Airbag Injuries In New York Car Accidents

Today, there are many more airbags in cars, and many car-makers offer airbags not just in the front, but also in the sides and the back seat. Many lives are saved every year as a result of these safety devices.

But airbags aren’t perfect. In some cases, they can actually cause injuries or make them worse. One major issue is that in a car accident, airbags deploy with significant force. If the airbag does not deploy at the right time or if the occupant is not appropriately positioned, an occupant could be seriously hurt.

Airbags may also fail to deploy and result in a person being injured more severely than if the airbag had worked properly. Injuries are possible even if an airbag works as it should.

How Common are Airbag Injuries?

The National Center for Statistics & Analysis released a report revealing information about the number of fatalities and serious injuries that occur as a result of airbags.

According to their data, from 1990 to 2007:

  • 36 children received a life-threatening injury as a result of a passenger airbag.
  • 172 children were killed as a result of the passenger airbag.
  • Eight children were killed as a result of the driver’s airbag.
  • One child suffered a life-threatening injury because of the driver’s airbag.
  • 91 adult drivers were killed as a result of an airbag.
  • Seven drivers received a life-threatening injury because of an airbag.
  • 13 adult passengers were killed due to airbags.
  • Eight adult passengers were seriously injured as a result of airbags.

Factors Affecting Airbag Injuries

Airbag deployment is triggered by an impact. Airbags go off as a result of one or more sensors intended to detect a crash. Sensors are typically located in the vehicle’s front, in the passenger compartment, in doors, door sills or pillars. The sensors must be carefully calibrated to measure deceleration from multiple angles to ensure that an airbag does not deploy when someone only slams on the brakes, hits a pothole or goes over railroad tracks, for example.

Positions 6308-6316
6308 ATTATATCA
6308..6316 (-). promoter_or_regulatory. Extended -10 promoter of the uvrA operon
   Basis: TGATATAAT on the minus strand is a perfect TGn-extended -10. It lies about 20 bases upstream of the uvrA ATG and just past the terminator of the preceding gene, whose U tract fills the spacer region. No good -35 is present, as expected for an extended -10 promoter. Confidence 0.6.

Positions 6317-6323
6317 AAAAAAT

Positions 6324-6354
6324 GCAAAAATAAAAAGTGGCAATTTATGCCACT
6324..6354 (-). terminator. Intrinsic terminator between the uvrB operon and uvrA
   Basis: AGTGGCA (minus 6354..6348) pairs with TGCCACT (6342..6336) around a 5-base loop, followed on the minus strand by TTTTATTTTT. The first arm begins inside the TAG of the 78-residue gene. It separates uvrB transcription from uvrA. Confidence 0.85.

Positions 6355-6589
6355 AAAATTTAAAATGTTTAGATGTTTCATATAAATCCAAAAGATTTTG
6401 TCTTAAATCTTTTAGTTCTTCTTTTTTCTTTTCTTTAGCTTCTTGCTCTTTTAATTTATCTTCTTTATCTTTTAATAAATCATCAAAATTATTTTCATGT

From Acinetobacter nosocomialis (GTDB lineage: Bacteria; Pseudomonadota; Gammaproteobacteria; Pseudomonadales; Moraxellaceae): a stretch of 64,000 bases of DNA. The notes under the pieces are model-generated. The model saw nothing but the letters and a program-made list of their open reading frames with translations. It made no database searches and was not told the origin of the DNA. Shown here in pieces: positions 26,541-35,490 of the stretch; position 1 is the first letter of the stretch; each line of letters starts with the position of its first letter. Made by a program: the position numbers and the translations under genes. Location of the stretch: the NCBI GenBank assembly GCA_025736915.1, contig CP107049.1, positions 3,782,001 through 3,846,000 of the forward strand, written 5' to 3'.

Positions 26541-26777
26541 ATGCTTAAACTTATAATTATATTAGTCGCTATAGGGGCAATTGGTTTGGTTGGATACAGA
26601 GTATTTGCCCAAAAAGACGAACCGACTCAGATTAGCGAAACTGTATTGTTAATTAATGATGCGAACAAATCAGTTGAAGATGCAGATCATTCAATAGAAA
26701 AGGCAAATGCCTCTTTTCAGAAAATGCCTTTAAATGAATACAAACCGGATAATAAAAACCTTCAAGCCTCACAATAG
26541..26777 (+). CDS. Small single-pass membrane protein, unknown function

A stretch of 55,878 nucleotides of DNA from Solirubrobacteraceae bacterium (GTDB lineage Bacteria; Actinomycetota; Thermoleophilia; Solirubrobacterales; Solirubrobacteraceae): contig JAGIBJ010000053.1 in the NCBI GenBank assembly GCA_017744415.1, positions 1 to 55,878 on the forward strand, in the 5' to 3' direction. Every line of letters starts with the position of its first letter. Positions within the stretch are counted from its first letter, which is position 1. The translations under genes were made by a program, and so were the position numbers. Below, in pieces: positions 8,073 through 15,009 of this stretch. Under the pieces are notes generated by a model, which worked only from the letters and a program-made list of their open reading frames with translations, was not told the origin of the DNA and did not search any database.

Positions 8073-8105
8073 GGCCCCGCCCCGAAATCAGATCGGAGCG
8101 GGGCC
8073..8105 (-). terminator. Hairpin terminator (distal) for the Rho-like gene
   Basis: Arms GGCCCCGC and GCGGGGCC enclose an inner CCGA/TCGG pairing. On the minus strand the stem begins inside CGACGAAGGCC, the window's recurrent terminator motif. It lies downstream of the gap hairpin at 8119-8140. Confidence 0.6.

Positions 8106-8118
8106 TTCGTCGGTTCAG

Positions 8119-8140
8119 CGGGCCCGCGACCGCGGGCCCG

Unfortunately, sensors can sometimes malfunction, missing the need to deploy the airbag if a crash occurs at a particular angle or causing an airbag to inflate at the wrong time. An airbag that goes off unexpectedly could actually cause the driver to lose control and crash.

The inflated airbag is intended to cushion the blow of an impact.

Its effectiveness, however, will depend upon:

  • The position of the seat
  • The person’s seating position
  • The person’s weight and height
  • The airbag’s design
  • How the airbag is tethered
  • How much the airbag inflates
  • How the airbag is folded
  • The material that the airbag is made of
  • The angle at which the airbag deploys
  • The rate at which the airbag deploys
  • The types of vents in the fabric of the airbag
  • The design of the airbag sensor.

When any of these things are amiss, a driver or passenger could be injured. The type and extent of the injury depends on the type of problem.

Some of the common car accident airbag injuries include:

Compensation for Airbag Injuries

When an airbag injury occurs, you may be able to obtain compensation. You could be entitled to file a claim against the driver who was responsible for causing the accident. Under New York’s no-fault rules, such a suit can be filed only if your injuries were serious. More minor injuries would qualify for no-fault benefits.

Another option could be to file a claim against the car manufacturer as a result of a defective airbag. Companies are responsible for the products they produce. If a car manufacturer sells a car with a faulty or badly designed airbag that hurts someone, the manufacturer could be sued in a product liability lawsuit.

The personal injury lawyers at David Resnick & Associates, P.C., have the experience necessary to help you get the compensation you deserve from all responsible parties after an airbag injury in a car accident.

We work hard to see that you obtain the resources you need to recover fully if you’ve been injured by someone else’s negligence.

Source:

  • National Center for Statistics & Analysis